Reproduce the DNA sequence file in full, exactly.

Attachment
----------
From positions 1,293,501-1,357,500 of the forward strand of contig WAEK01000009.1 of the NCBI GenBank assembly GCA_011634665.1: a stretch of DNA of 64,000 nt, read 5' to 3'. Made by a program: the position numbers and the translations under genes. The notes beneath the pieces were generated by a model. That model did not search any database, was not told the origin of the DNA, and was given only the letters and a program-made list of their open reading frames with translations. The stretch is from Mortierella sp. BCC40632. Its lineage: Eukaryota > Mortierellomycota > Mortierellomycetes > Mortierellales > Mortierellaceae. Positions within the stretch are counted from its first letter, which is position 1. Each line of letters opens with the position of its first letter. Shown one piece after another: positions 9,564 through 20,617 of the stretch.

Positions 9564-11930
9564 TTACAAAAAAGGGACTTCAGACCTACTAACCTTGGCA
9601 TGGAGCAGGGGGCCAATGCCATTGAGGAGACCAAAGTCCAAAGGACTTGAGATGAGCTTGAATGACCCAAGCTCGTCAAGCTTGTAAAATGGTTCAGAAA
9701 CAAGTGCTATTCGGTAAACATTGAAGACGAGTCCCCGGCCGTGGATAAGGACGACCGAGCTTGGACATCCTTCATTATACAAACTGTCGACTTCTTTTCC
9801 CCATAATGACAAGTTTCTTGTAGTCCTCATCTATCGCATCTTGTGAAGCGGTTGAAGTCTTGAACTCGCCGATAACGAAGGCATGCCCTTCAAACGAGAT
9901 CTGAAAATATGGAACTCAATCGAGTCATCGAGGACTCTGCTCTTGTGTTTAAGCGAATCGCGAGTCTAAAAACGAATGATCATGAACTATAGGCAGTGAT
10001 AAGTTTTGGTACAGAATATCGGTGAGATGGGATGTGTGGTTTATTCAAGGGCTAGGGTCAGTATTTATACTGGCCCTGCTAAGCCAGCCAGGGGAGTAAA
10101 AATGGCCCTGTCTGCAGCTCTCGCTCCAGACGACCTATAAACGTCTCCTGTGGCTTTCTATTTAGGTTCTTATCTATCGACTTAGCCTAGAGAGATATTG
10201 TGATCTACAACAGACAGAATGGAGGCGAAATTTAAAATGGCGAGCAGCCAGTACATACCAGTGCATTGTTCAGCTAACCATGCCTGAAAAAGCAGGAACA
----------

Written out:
From positions 1,293,501-1,357,500 of the forward strand of contig WAEK01000009.1 of the NCBI GenBank assembly GCA_011634665.1: a stretch of DNA of 64,000 nt, read 5' to 3'. Made by a program: the position numbers and the translations under genes. The notes beneath the pieces were generated by a model. That model did not search any database, was not told the origin of the DNA, and was given only the letters and a program-made list of their open reading frames with translations. The stretch is from Mortierella sp. BCC40632. Its lineage: Eukaryota > Mortierellomycota > Mortierellomycetes > Mortierellales > Mortierellaceae. Positions within the stretch are counted from its first letter, which is position 1. Each line of letters opens with the position of its first letter. Shown one piece after another: positions 9,564 through 20,617 of the stretch.

Positions 9564-11930
9564 TTACAAAAAAGGGACTTCAGACCTACTAACCTTGGCA
9601 TGGAGCAGGGGGCCAATGCCATTGAGGAGACCAAAGTCCAAAGGACTTGAGATGAGCTTGAATGACCCAAGCTCGTCAAGCTTGTAAAATGGTTCAGAAA
9701 CAAGTGCTATTCGGTAAACATTGAAGACGAGTCCCCGGCCGTGGATAAGGACGACCGAGCTTGGACATCCTTCATTATACAAACTGTCGACTTCTTTTCC
9801 CCATAATGACAAGTTTCTTGTAGTCCTCATCTATCGCATCTTGTGAAGCGGTTGAAGTCTTGAACTCGCCGATAACGAAGGCATGCCCTTCAAACGAGAT
9901 CTGAAAATATGGAACTCAATCGAGTCATCGAGGACTCTGCTCTTGTGTTTAAGCGAATCGCGAGTCTAAAAACGAATGATCATGAACTATAGGCAGTGAT
10001 AAGTTTTGGTACAGAATATCGGTGAGATGGGATGTGTGGTTTATTCAAGGGCTAGGGTCAGTATTTATACTGGCCCTGCTAAGCCAGCCAGGGGAGTAAA
10101 AATGGCCCTGTCTGCAGCTCTCGCTCCAGACGACCTATAAACGTCTCCTGTGGCTTTCTATTTAGGTTCTTATCTATCGACTTAGCCTAGAGAGATATTG
10201 TGATCTACAACAGACAGAATGGAGGCGAAATTTAAAATGGCGAGCAGCCAGTACATACCAGTGCATTGTTCAGCTAACCATGCCTGAAAAAGCAGGAACA